‘‘The condolences expressed by the United States should be judged as the actions of a killer who arrives first at the scene of a crime.”
“We do not accept condolences from everyone. The United States is trying to remain lambs, while bei-ng the real coordinators of the terrorist attack in Ista-nbul. <…> We know who is friend and who is enemy.”
Both of these statements belong to key ministers of the Turkish government. T-he first – to Interior Minister Suleiman Soil, the second – to Foreign Minister Mevlut Cavusoglu. That is, this is a coordinated position of the Turkish authorities, expressed in hot pursuit of the terrorist attack on the touristic Istiklal Street in Istanbul (six people were killed, 81 were injured in one way or another, including three Russian women).
Modern Turkey is not fully an empire, but it feels like an empire, it wants to be one. And empires do not look for the guilty, empires appoint the guilty according to their interests. Official Ankara promptly blamed Washington, and in an unprecedentedly harsh manner. It must have been especially offensive for the Americans to oppose their “empire of goodness” to Russia in favor of the latter.
“We thank Russia for its support. Russia has always come to our aid in difficult times, because it is the most active country in the world in the fight against international terrorism. Until now, Russia is resisting terrorists in the Middle East and Europe,” Cavusoglu said in that the same paragraph in which he rejected US condolences.
If this fencing with opinions took place at the turn of 1940-1950, one could quite confidently say that the struggle for influence on Turkey ended with the victory of the USSR, and the Warsaw Pact Organization, not NATO, would grow into the second largest army. But that’s then. Now words are much cheaper, including such high-profile ones as Ankara uses. To accuse an ally of organizing a terrorist attack against civilians is a very high-profile accusation. The circumstances of the case are such that 49 suspects have already been detained in connection with it, and Ahlam Albashir, a Syrian citizen of Kurdish origin, has been named as the direct perpetrator. Turk-ish media claim that she was trained by American instructors at the intelligence school of the Kurd-istan Workers’ Party in Kob-ani (SAR). In a photo circulated by law enforcement, the suspect is wearing a hoodie with the inscription New York. You can’t immediately understand what to do, whether to joke about Stirlitz, who was betrayed by a parachute dragging behind his back, or to act as a “devil’s advocate”, since people in such hoodies can be found not only in Turkey, but also in Russia, and in Turkey probably also sew such hoodies.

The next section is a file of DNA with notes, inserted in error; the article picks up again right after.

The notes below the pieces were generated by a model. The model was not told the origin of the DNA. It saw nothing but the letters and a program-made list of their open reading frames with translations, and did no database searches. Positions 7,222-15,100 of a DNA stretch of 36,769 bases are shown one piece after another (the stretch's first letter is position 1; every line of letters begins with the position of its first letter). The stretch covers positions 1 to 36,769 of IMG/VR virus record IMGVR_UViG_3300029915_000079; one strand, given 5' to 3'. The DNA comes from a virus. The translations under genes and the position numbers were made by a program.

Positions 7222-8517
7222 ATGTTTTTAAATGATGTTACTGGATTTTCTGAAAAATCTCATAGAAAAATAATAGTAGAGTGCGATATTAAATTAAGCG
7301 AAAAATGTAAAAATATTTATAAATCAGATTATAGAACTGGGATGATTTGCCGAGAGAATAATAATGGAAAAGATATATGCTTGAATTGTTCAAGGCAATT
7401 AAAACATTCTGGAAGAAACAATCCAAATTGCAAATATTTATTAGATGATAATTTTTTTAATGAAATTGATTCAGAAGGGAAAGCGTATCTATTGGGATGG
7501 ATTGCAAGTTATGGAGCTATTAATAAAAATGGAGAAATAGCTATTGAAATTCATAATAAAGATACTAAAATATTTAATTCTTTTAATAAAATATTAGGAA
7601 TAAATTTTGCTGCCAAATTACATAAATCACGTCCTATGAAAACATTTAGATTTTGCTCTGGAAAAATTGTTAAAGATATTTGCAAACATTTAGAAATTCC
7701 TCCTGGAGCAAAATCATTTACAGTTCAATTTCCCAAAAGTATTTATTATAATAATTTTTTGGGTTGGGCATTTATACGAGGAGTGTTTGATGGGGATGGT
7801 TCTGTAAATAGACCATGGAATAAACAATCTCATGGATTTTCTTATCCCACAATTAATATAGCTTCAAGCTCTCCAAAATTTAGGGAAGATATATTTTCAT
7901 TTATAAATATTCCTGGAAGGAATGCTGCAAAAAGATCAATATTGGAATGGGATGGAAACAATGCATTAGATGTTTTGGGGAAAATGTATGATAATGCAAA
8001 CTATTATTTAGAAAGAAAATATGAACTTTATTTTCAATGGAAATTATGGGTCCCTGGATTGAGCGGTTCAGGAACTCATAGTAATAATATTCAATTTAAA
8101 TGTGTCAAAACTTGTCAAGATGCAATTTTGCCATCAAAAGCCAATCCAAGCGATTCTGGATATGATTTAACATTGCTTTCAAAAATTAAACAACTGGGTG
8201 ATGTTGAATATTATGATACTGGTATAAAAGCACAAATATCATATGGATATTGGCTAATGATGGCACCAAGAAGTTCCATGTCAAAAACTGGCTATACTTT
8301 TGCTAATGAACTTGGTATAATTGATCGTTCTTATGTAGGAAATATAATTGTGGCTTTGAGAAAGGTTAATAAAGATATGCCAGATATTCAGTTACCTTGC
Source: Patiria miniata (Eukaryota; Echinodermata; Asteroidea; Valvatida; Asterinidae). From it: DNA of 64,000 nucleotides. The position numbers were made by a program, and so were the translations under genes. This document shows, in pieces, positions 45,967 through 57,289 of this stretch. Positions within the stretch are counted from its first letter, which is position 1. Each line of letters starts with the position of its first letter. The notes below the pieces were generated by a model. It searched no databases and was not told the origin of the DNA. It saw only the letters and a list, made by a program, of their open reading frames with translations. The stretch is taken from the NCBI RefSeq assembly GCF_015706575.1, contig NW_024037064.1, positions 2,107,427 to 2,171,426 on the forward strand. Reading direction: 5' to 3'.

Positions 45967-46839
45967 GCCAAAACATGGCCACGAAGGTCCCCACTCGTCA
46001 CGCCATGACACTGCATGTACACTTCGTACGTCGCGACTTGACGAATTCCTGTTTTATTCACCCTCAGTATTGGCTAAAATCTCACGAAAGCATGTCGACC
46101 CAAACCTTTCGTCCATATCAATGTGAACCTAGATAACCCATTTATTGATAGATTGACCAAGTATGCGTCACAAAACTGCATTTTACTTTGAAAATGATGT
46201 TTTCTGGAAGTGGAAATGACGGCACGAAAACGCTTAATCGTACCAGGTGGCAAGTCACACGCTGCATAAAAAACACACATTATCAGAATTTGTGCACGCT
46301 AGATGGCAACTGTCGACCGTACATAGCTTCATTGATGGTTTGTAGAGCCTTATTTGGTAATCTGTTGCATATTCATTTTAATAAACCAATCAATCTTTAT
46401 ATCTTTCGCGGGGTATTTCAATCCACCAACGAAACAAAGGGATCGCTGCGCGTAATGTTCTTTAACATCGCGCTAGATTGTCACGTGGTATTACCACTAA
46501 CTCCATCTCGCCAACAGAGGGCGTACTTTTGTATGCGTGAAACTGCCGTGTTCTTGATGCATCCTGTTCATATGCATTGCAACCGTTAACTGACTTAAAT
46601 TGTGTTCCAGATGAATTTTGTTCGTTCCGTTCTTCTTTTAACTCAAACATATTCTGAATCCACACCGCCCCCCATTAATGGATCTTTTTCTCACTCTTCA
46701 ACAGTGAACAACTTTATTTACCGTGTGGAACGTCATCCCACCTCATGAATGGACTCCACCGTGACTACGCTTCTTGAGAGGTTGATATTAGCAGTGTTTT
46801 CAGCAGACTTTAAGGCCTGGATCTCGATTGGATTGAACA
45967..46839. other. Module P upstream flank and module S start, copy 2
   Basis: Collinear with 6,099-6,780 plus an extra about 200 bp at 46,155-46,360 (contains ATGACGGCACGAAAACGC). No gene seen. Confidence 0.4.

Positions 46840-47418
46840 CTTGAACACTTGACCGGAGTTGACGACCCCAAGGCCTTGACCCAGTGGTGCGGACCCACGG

Seriously, the builders of the Turkish empire have produced many enemies and dissatisfied, including the most radical radicals. There are many such people in the Syrian province of Idlib, where terrorist groups from all over the SAR have taken refuge, and Ankara, as part of sharing responsibility with Moscow and Tehran for the settlement in the region, oversees this “goblin reserve” and has managed to crush many people’s tails. But the main goal of Turkish expansion into Syria is precisely the Kurds. Kurds are also an internal separatist problem in Turkey. Ethnic Kurds have previously resorted to terrorist attacks as methods of political struggle, and although this has not happened for quite some time, it is still more logical to suspect the Kurds than the goblins of Idlib.